The very success of Beccaria’s work has so accustomed us to its result that we are apt to regard it, as men regard a splendid cathedral in their native town, with very little recognition of its claims to admiration. The work is there, they see it, they live under its shadow; they are even ready to boast of it; but what to them is the toil and risk of its builders, or the care and thought of its architects? It may be said that this indifference is the very consummation Beccaria would most have desired, as it is the most signal proof of the success of his labour. So signal, indeed, has been that success, that already the atrocities which men in those days accepted as among the unalterable conditions of their existence, or resigned themselves to as the necessary safeguards of society, have become so repulsive to the world’s memory, that men have agreed to hide them from their historical consciousness by seldom reading, writing, or speaking of their existence. And this is surely a fact to be remembered with hopefulness, when we hear an evil like war with all its attendant atrocities, defended nowadays by precisely the same arguments which little more than a hundred years ago were urged on behalf of torture, but which have proved nevertheless insufficient to keep it in existence.But the man who sees in prospect a great number of years, or perhaps the whole of his life, to be passed in servitude and suffering before the eyes of fellow-citizens with whom he is living in freedom and friendship, the slave of those laws which had once protected him, makes a useful comparison of all these circumstances with the uncertain result of his crimes and with the shortness of the time for which he would enjoy their fruits. The ever present example of those whom he actually sees the victims of their own imprudence, impresses him much more strongly than the sight of a punishment which hardens rather than corrects him.
Nothing is more dangerous than that common axiom, ‘We must consult the spirit of the laws.’ It is like breaking down a dam before the torrent of opinions. This truth, which seems a paradox to ordinary minds, more struck as they are by a little present inconvenience than by the pernicious but remote consequences which flow from a false principle enrooted among a people, seems to me to be demonstrated. Our knowledge and all our ideas are reciprocally connected together; and the more complicated they are, the more numerous are the approaches to them, and the points of departure. Every man has his own point of view—a different one at different times; so that ‘the spirit of the laws’ would mean the result of good or bad logic on the part of a judge, of an easy or difficult digestion; it would depend now on the violence of his passions, now on the feebleness of the sufferer, on the relationship between the judge and the plaintiff, or on all those minute forces which change the appearances of everything in the fluctuating mind of man. Hence it is that we see a citizen’s fate change several times in his passage from one court to another; that we see the lives of wretches at the mercy of the false reasonings or of the temporary caprice of a judge, who takes as his rightful canon of interpretation the vague result of all that confused series of notions which affect his mind. Hence it is that we see the same crimes punished differently by the same court at different times, owing to its having consulted, not the constant and fixed voice of the laws, but their unstable and erring interpretations.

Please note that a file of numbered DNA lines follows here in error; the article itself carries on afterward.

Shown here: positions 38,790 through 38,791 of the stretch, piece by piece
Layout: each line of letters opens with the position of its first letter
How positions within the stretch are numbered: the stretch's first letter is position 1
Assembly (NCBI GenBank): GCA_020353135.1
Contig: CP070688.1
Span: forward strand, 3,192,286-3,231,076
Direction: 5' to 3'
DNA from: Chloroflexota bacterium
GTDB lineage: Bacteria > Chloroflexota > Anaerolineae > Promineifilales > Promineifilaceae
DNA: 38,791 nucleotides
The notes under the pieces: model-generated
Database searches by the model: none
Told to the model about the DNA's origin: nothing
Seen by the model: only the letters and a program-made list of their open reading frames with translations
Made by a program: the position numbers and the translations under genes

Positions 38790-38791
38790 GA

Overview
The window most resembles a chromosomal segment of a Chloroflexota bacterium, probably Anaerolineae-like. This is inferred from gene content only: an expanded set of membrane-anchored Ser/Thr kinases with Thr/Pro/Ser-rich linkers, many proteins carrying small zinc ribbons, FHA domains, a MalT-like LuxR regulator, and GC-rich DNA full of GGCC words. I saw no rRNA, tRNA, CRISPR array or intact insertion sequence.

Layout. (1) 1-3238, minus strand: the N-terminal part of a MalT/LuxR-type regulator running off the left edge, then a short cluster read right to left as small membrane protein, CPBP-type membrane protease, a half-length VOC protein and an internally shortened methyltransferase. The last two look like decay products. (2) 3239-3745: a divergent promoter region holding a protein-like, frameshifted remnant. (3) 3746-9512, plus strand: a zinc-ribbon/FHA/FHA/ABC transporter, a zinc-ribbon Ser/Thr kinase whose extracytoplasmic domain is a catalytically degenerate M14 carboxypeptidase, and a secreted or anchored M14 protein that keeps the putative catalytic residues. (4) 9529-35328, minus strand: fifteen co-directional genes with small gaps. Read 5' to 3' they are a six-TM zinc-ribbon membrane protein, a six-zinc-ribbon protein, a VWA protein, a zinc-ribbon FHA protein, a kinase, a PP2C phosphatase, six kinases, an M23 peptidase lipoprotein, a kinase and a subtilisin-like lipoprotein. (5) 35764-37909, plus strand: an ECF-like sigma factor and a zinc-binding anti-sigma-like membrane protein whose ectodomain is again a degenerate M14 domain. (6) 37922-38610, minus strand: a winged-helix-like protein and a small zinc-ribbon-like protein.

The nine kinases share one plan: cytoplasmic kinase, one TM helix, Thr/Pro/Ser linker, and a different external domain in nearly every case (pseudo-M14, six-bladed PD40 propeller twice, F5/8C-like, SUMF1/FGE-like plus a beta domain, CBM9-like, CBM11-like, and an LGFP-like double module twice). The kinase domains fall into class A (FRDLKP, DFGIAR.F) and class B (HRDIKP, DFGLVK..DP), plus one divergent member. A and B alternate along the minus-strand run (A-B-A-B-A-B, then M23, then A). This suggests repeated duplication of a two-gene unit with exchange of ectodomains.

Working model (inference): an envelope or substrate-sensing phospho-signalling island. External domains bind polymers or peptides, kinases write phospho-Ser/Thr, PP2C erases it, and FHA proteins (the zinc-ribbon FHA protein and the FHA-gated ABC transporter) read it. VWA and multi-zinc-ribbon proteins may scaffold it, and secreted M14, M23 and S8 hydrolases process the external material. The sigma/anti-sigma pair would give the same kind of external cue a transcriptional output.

Some remnants of the laws of an ancient conquering people, which a prince who reigned in Constantinople some 1,200 years ago caused to be compiled, mixed up afterwards with Lombard rites and packed in the miscellaneous volumes of private and obscure commentators—these are what form that set of traditional opinions which from a great part of Europe receive nevertheless the name of laws; and to this day it is a fact, as disastrous as it is common, that some opinion of Carpzovius, some old custom pointed out by Clarus, or some form of torture suggested in terms of complacent ferocity by Farinaccius, constitute the laws, so carelessly followed by those, who in all trembling ought to exercise their government over the lives and fortunes of men. These laws, the dregs of the most barbarous ages, are examined in this book in so far as regards criminal jurisprudence, and I have dared to expose their faults to the directors of the public happiness in a style which may keep at a distance the unenlightened and intolerant multitude. The spirit of frank inquiry after truth, of freedom from commonplace opinions, in which this book is written, is a result of the mild and enlightened Government under which the Author lives. The great monarchs, the benefactors of humanity, who are now our rulers, love the truths expounded, with force but without fanaticism, by the obscure philosopher, who is only roused to indignation by the excesses of tyranny, but is restrained by reason; and existing abuses, for whosoever well studies all the circumstances, are the satire and reproach of past ages, and by no means of the present age or of its lawgivers.详情